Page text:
Today's post is brought to you by my Uncle Bryan! He and my aunt travel to Japan pretty regularly to visit my cousin, who lives there. Here he tells of a lovely day trip you can take in Fukuoka.
It may be only a twenty minute train ride from the hustle and bustle of Fukuoka, Japan, but the Nanzoin Temple seems like a world away. Nestled on the side of a steep mountain hillside in the tiny village of Sasaguri, moss covered trails meander over babbling brooks and waterfalls and each turn in the path surprises with a new altar or Buddhist statue. The mountain itself is serene and majestic with tall redwoods, giant bamboo, ferns, and blossoming fruit trees.
Try to find two faces that are alike. Go ahead, I dare you.
People rub this Buddha for good luck. Judging by his belly, there’s a lot of lucky people out there.
For those who like nature and hiking, there is a long trail on the mountain and hikers are challenged to find each of over eighty special landmarks along the way. For the rest of us, the shrine itself is full of winding trails with bridges and surprises and hundreds of statues that can fill a fun afternoon.
In my notes I wrote: “Fudo Myo-o mean dude who surrenders evil spirits for people who don’t practice Buddhism.” I was assured that he is actually a good guy. And if you think he’s big, just wait!
Threw this picture in to give an idea of the serene beauty of this place.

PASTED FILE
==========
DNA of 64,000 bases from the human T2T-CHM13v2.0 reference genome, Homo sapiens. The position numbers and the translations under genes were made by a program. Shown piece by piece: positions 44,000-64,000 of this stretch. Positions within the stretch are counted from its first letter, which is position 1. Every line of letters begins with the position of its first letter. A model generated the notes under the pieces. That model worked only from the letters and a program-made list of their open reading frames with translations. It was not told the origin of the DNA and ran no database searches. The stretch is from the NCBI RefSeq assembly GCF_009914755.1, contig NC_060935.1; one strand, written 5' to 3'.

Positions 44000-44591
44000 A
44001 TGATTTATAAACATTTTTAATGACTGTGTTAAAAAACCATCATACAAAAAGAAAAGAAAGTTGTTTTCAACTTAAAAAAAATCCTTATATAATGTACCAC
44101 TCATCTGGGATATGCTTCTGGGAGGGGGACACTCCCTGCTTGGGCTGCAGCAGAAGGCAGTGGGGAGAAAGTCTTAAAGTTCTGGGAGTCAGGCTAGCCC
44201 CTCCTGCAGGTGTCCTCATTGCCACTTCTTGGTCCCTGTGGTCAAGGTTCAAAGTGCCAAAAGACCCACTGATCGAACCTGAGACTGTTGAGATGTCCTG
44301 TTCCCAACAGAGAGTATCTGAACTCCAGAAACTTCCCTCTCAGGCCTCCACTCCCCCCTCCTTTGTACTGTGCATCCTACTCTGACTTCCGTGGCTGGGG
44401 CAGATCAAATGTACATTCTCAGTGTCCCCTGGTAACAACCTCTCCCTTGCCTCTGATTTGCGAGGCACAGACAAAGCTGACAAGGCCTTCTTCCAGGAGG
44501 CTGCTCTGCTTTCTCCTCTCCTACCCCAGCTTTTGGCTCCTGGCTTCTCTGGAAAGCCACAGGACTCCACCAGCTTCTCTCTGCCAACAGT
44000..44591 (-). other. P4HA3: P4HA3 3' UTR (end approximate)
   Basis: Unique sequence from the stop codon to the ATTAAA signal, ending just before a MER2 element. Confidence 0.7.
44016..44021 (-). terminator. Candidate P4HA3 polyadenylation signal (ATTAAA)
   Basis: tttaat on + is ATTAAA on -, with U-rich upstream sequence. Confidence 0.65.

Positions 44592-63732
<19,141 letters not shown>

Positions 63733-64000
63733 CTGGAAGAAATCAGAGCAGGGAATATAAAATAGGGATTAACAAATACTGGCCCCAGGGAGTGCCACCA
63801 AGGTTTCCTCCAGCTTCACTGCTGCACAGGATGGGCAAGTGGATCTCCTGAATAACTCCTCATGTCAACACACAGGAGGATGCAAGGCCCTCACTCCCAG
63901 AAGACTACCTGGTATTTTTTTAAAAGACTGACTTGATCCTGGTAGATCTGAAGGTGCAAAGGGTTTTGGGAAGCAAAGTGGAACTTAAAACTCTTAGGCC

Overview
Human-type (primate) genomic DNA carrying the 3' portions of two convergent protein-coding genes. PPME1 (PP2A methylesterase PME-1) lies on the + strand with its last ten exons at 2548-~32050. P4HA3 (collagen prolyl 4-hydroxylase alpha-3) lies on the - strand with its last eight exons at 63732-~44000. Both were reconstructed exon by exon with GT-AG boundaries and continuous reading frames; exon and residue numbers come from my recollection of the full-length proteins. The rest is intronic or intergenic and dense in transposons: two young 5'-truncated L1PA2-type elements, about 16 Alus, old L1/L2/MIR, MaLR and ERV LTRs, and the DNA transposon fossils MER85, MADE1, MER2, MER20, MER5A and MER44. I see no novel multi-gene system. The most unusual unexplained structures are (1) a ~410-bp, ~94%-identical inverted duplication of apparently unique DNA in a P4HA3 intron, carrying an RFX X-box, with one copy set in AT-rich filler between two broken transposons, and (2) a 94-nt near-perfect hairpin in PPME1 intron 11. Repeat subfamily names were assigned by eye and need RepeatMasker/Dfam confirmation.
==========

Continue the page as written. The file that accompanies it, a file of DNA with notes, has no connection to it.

Behind the top of the waterfall you can see the giant bamboo on the mountain behind.
All of the winding paths eventually lead visitors upward to the highest part of the shrine and the biggest surprise is saved for last. The Shingon Sect of Buddhists, who operate this shrine, have created the largest bronze statue in the world. The Sleeping Buddha is also the largest lying Buddha in the world, and it is stunning. The green behemoth is 41 meters long, 11 meters high, weighs over 300 tons, and is roughly the size of a jumbo jet.
Size does matter. This is the world’s largest prostrate Buddha and the largest bronze statue in the world.
There are 365 urns in front of the Buddha. Visitors travel long distances to place messages to their dearly departed loved ones in the urn marked with the day they died.
Behold, the Seven Gods of Fortune.
Now try to spot the one that also shows up on one of Japan’s finest beers.
These are the important kinds of facts you will find only here.
Sasaguri, the charming little village that is home to the temple, is populated with small craft stores and restaurants that by themselves are worthy of the trip.
To get there:
From the Hakata Station in Fukuoka, transfer to the Fukuhoku Yutaka Line. The line travels east beyond Fukuoka through rice fields and into the mountains to the Kido-Nanzōin-mae Station at Sasagura. The shrine is on the side of the mountain a few hundred yards from the station.
For now, sayonara!